Securing Your Social Networks

Social networks are a tremendous source of personal information leakage.  Actually, more like a waterfall.  As we learned in the last post, attackers use social networks to perform reconnaissance against their chosen targets.  Since few of us are going to delete all our social network accounts and move of the grid, we have to find a way to live with the level of disclosure.  Here are a few ideas.

  • Use strong passwords and two-factor authentication on any accounts you can.
  • Look at the security settings of your social networks, and limit your visibility to people you truly know and want to share with.
  • Many of us accept connection and friend requests from almost anyone.  Cyber attackers know this and will try to befriend us online, in order to get to know us and trick us into falling for a scam .  Accept connections only with people you know.
    • Take some time to comb through your friends and connections, and prune where necessary.  If you don’t know who they are, drop them!
  • Be careful what you share or retweet.  Make sure you have read the entire message, and that it is in agreement with your own beliefs and values.  Casual retweets of poorly understood content can blow back on you in unfortunate ways, and impact your reputation.
  • I understand the appeal of sharing your vacation or travel online, in real time, but this is an easy way for criminals to find unoccupied homes to burglarize.
  • In a similar vein, you may want to disable any automatic photo and video sharing with your social networks.  You are at the ballgame?  The thieves are in your living room.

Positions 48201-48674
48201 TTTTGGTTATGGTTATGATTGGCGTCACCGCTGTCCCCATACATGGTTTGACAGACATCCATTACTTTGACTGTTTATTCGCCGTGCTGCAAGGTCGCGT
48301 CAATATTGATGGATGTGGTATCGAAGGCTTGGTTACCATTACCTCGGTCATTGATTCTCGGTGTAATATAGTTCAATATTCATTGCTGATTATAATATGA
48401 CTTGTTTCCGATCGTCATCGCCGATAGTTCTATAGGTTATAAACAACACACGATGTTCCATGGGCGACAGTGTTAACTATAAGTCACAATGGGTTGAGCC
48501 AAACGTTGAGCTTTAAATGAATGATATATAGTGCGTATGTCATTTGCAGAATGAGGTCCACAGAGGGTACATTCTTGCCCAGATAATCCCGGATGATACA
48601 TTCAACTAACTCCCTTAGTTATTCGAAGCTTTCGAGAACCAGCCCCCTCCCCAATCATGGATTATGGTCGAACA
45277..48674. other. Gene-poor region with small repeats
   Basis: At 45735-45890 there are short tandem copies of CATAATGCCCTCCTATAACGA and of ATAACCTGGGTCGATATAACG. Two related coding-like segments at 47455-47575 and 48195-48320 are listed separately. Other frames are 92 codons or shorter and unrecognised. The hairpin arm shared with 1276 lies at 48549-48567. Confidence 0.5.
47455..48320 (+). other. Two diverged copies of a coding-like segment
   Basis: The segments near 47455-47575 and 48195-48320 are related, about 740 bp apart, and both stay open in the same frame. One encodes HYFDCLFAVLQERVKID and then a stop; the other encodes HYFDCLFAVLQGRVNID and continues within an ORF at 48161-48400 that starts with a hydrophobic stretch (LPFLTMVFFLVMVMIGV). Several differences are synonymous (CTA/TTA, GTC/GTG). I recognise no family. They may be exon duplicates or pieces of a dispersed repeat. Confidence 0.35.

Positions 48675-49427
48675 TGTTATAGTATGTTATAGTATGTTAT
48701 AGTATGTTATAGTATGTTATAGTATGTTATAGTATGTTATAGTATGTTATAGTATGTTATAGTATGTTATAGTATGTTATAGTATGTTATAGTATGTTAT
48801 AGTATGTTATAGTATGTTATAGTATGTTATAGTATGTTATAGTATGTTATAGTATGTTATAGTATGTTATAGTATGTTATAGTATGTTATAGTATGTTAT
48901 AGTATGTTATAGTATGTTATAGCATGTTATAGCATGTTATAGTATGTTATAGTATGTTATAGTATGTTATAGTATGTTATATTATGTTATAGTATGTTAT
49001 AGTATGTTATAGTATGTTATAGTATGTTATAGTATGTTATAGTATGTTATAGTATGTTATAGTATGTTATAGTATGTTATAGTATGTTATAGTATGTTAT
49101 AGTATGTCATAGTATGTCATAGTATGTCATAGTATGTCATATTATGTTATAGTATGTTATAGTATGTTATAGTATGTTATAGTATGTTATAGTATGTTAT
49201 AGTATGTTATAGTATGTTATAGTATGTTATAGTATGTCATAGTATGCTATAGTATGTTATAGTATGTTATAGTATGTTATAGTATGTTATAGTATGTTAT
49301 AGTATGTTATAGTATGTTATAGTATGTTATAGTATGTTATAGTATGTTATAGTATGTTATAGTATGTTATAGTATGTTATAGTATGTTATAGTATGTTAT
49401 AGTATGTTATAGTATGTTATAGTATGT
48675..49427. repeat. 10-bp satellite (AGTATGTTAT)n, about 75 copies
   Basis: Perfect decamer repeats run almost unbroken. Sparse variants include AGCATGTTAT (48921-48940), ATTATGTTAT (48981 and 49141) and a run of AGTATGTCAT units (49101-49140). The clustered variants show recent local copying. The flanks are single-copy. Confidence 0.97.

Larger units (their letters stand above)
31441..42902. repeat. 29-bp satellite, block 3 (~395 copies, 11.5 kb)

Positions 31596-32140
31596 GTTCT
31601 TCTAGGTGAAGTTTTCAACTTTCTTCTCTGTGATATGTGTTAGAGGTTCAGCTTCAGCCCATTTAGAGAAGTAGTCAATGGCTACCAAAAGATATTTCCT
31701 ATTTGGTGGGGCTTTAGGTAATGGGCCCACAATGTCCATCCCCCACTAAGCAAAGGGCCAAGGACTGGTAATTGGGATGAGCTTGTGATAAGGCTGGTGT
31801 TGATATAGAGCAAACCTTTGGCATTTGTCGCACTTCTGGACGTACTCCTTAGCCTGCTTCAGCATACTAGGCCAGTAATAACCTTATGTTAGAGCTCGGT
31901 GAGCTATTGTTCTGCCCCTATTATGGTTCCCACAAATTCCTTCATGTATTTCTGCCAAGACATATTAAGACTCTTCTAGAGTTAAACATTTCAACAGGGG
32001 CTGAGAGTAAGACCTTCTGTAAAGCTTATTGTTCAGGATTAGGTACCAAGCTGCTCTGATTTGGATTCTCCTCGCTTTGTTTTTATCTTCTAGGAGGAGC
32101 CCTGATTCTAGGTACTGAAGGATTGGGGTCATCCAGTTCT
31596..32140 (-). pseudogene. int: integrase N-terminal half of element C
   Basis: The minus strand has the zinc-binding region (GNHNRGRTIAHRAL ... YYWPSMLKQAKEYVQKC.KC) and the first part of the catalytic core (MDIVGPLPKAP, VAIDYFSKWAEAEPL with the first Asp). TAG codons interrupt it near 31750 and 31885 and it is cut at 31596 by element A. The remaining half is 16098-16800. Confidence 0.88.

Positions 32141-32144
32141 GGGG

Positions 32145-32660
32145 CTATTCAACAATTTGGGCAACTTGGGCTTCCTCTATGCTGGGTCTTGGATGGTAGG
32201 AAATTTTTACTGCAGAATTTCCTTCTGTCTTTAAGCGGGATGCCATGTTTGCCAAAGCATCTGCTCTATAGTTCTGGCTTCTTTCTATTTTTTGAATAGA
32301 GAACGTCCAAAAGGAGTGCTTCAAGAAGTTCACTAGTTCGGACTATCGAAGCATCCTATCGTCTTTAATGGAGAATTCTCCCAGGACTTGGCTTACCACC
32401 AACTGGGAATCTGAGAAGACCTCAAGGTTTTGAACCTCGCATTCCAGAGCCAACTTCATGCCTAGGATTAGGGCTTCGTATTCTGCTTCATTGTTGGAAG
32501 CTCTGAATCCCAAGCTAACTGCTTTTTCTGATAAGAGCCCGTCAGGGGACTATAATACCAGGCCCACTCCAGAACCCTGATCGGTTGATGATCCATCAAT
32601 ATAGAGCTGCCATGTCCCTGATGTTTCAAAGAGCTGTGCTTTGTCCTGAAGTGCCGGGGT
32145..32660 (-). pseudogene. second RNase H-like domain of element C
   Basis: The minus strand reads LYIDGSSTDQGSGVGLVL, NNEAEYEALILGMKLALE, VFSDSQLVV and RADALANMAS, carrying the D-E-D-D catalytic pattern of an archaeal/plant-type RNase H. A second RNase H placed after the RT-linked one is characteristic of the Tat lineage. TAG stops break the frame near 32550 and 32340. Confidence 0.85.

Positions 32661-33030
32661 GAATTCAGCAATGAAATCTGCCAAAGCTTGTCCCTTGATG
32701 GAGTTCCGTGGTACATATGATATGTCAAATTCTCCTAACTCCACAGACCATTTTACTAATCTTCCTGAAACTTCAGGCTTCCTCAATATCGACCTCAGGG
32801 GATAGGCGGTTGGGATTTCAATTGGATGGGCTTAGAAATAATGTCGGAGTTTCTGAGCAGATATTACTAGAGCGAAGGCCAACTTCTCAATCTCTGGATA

• Anything you post online may be viewed by a potential employer someday.  That “funny” post or picture may keep you from your highly paid dream job.

Over the last two weeks we have explored many of the ways that you can protect yourself and your personal information from unfortunate disclosure.  If the task to secure this information seems overwhelming, know that you are not alone.  Nevertheless, it is a good idea to slowly work your way through the ideas we presented, and give yourself a better chance at surviving online.

0

About the Author:

Cybersecurity analyst, pen-tester, trainer, and speaker. Serving small business owners in the St Paul, Minneapolis, and western Wisconsin area since 2001. Cybersecurity and hacking have been a passion of mine since I entered the computer and networking business in 2000. I hold several cybersecurity certifications including Certified Information Systems Security Professional (CISSP), Certified Advanced Security Pratitioner (CASP), and Certified Ethical Hacker (CEH). Other computer industry certifications include A+, Network+ and Microsoft Certified System Engineer (MCSE). As Cybersecurity Analyst at The WyzCo Group, I help our clients experience high levels of security on their computers, networks, and websites. In addition to consulting on security products and services, we also conduct security audits, vulnerability assessments and full penetration tests. We also work with companies and organizations that need to certify compliance with regulations such as PCI-DSS (credit card processing), HIPAA/HITECH (medical records), and GLBA. We also provide Cybersecurity Awareness Training for clients and their employees. I am a frequent speakers at cybersecurity conferences such as the Minnesota Bloggers Conference, Secure360 Security Conference, the (ISC)2 World Congress, and the ISSA International Conference, and many local community organizations, Chambers of Commerce, SCORE, and several school districts. I have been blogging on cybersecurity since 2008.

Add a Comment


This site uses Akismet to reduce spam. Learn how your comment data is processed.